The Dark Net

Bill Bennett:

Key point for me is Simpson’s last sentence:
“Just a thought, but maybe we should make it more about the companies and less about the investors.”

Sure, we couldn’t have most of these wonderful innovative companies without investor money, but the emphasis on investors is wrong, unless you’re writing news stories purely for investors to read.

Originally posted on Rowan Simpson:

NZVIF have released their latest Young Company Finance report. The report includes a list of all of the companies that raised new capital so far in 2014. It is an appallingly incomplete list. These are the companies that I know of they have missed:

I’m sure there are many others. Please add a comment to this post if you can give me more names. If you add up the amount raised by just those I’ve listed it comes to more than the $23m that is reported, meaning they miscalculate the amount of investment by at least half. No wonder officials are convinced there is a shortage…

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Chorus warns Australia on structural separation

Chorus manager of marketing strategy and insight Rosalie Nelson warned Australia’s telecommunications industry on the risks of New Zealand-style full structural separation. She was speaking at the CommsDay Melbourne Congress and reported in Communications Day.

Nelson’s comments come as Optus chairman Paul O’Sullivan calls for Telstra to split along similar lines to Telecom NZ (now Spark) and Chorus.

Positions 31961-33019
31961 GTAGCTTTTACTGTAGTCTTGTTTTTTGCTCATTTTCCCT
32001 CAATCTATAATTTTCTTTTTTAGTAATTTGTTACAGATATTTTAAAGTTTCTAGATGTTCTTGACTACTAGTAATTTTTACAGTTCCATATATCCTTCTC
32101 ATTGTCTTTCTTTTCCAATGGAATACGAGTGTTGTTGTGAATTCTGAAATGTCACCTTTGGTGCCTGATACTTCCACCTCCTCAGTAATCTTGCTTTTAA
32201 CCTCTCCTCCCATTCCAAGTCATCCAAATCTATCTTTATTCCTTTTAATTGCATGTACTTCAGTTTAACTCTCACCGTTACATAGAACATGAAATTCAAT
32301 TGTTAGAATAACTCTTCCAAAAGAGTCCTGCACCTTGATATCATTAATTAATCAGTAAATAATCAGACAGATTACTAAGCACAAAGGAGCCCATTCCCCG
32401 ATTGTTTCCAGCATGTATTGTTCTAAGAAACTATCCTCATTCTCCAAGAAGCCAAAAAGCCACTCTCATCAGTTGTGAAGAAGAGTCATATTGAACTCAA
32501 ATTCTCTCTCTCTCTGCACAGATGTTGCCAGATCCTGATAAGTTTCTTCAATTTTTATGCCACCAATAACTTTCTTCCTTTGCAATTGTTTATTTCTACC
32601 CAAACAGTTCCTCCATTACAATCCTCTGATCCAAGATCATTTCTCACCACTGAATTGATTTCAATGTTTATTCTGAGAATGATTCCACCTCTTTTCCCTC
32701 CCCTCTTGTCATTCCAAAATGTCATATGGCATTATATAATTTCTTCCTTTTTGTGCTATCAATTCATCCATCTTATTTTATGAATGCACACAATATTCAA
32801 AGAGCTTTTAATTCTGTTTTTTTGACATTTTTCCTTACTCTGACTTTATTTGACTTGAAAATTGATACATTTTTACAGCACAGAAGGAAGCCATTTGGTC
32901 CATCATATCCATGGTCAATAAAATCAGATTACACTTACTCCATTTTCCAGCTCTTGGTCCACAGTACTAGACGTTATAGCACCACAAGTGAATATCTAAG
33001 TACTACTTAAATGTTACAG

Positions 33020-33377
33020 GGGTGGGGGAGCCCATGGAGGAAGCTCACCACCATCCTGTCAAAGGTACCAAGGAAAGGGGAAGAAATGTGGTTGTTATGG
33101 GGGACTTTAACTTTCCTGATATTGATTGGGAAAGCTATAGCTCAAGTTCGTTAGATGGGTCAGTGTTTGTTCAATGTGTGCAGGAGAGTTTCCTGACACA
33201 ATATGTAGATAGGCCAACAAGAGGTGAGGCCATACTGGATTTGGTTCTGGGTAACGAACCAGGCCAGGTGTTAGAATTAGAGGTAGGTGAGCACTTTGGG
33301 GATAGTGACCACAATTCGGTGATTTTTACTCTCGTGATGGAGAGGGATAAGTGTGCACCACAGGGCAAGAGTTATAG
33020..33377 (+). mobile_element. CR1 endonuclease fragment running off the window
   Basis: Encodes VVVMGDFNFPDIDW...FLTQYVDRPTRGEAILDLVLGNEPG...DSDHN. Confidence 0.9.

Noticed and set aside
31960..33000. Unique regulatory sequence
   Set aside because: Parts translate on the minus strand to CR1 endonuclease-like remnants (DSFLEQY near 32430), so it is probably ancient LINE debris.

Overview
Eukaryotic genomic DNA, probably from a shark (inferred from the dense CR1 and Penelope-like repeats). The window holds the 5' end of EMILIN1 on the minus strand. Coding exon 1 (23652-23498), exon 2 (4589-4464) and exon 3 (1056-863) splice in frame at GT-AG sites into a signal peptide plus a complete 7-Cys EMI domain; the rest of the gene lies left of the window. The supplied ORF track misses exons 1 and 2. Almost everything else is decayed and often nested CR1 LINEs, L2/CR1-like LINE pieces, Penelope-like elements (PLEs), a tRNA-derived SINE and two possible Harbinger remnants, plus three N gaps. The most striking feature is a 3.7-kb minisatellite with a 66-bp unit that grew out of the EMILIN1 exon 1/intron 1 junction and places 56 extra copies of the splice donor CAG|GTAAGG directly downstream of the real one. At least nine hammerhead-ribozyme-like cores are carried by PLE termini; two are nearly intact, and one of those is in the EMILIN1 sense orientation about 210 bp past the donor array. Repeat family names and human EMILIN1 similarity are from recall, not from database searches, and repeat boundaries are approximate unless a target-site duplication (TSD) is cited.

When Chorus demerged from Telecom NZ, it inherited the copper network, a considerable share of the former company’s debt and almost all the regulatory obligations.

Nelson says the Commerce Commission ruling on the price Chorus can charge telcos and ISPs to use the copper has hurt its ability to pay for the fibre network.

While the arguments are well-known, what isn’t widely understood is how dependent Chorus is on revenue from the copper network and how it doesn’t get to set the prices for copper services.

She says that for every dollar the government puts into the UFB build, Chorus puts in two. For every dollar Chorus earns it needs 60 cents of capital expenditure.

Nelson says the assumption telecommunications is like other utilities needs questioning because it is subject to rapid change. That leads to uncertainty — yet investors are usually drawn to utilities because of their stability and relative certainty.

She warns Australian telcos to make sure all their funding sources are secure before taking part in an industry restructure.